4. Apparently the incoming Trump Administration is so woefully unprepared that they may have to postpone the apocalypse by as much as a year.  Trump clearly never expected to win, and I rather doubt he wanted to win.  But here he is, dragging the swamp behind him, and utterly bewildered as to what to do now.  It is a sad thing that gross incompetence and dysfunctionality is the best we can hope for.

5. They’re already planning to eliminate Medicare and Social Security.  Do these ignorant buffoons not understand why those programs were put in place to begin with?  Do they not understand the consumer economy and how it functions?  Do they not have any sense of the history of the ancien regime and how it ended?  Apparently not.  For people who insist on being called conservatives they have very little grasp of the past they are claiming to conserve.  Also, given that so many of the people who voted for Trump are the ones most dependent on those programs, I wonder how it will turn out for them. 

6. The fact that Obama has said he would be doing extra tutoring for Trump has been the only silver lining in this dark cloud of post-election crisis.  Obama handled this nation with grace and effectiveness despite mindlessly fanatical opposition that bordered on and occasionally crossed over into subversion, and if there is anybody who might conceivably be able to keep the wheels from falling off the United States entirely at this point it would probably be him.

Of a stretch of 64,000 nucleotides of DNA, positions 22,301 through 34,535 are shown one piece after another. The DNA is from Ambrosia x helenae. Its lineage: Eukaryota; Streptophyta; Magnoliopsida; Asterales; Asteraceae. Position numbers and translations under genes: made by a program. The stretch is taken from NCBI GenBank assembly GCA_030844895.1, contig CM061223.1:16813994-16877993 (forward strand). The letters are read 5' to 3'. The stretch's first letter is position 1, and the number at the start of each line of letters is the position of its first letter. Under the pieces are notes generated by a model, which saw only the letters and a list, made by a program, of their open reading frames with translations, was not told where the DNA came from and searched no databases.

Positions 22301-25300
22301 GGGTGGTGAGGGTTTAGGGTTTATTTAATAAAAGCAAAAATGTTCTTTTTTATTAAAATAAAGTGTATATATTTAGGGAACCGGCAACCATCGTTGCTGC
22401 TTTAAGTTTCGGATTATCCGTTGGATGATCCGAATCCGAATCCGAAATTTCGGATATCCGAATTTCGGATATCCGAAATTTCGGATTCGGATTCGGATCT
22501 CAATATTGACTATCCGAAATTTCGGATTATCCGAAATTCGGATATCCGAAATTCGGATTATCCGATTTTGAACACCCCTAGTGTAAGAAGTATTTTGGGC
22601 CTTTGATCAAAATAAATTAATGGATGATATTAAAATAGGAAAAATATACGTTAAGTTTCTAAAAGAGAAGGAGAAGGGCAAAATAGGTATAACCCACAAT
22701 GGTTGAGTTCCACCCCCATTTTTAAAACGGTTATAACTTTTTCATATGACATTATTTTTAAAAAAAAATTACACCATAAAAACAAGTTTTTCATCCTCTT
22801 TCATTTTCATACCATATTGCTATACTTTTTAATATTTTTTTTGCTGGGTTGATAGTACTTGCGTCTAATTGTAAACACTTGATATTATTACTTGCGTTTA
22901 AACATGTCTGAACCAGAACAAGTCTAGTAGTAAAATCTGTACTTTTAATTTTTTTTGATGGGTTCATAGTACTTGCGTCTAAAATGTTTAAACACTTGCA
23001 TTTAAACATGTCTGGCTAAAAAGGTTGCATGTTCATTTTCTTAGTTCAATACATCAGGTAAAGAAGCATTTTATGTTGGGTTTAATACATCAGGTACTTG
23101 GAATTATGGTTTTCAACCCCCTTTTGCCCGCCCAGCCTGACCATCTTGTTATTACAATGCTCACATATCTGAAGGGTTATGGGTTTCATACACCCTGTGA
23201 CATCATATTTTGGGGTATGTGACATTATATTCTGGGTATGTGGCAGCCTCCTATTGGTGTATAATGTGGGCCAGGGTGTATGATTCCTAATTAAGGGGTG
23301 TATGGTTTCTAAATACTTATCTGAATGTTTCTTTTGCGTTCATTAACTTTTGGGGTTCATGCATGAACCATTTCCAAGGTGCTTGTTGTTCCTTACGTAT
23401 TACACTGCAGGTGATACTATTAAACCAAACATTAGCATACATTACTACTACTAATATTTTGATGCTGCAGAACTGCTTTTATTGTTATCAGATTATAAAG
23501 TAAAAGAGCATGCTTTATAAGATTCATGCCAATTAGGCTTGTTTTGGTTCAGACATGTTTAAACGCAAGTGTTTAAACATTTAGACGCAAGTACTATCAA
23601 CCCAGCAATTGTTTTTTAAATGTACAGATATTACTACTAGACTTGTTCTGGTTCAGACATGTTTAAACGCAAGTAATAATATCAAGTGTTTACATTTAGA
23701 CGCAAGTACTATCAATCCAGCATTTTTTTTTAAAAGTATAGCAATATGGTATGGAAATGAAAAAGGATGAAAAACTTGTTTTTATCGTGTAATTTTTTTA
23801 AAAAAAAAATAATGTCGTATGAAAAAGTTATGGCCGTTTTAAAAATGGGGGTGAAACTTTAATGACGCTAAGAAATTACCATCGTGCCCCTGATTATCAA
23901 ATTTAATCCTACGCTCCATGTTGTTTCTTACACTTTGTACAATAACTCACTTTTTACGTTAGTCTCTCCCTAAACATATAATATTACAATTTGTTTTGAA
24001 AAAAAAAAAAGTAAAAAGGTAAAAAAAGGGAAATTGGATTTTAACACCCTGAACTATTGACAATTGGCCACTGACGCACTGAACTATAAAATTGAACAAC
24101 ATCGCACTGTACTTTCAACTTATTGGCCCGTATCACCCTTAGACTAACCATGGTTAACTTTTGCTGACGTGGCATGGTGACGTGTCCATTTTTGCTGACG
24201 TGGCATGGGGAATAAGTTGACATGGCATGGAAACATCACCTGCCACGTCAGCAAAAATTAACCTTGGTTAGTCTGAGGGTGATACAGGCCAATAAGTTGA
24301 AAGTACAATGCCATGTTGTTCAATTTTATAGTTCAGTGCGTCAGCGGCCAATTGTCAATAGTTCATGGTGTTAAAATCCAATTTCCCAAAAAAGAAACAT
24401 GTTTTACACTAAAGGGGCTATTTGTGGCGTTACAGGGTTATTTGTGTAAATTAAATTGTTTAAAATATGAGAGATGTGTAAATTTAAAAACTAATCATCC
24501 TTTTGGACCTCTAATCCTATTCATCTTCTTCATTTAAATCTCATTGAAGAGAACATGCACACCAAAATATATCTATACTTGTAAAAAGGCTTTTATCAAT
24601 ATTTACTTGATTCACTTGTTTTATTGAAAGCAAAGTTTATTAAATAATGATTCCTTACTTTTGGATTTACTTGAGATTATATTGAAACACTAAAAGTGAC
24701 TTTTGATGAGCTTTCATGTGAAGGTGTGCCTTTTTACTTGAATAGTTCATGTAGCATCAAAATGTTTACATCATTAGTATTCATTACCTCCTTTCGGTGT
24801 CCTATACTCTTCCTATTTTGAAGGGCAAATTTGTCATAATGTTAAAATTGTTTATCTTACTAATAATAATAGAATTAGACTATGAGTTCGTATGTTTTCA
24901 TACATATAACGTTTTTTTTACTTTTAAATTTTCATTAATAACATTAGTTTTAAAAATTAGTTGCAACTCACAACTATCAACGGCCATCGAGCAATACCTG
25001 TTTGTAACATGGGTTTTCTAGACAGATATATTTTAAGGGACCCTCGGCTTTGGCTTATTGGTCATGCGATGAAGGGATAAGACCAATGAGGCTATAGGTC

7. Joe Biden memes: proof that comedy can survive even in the oncoming darkness.

8. The incoming Trump Administration is Not Normal.  It will never be Normal.  It can never be allowed to be Normal.  It represents a direct threat to the survival of the republic, a repudiation of everything the Founders strove to achieve, and a moral blot on the American character that will take generations to remove if it can be done at all.  Normalizing that is not an option.  It must be treated as the abhorrent aberration that it is, at all times.

9. You are who you associate with.  Enjoy the KKK and the Nazis, Trump supporters.  They speak for you now, whether you want them to or not.

Tuesday, November 15, 2016

On the Petitions

Folks, stop.  Just … stop.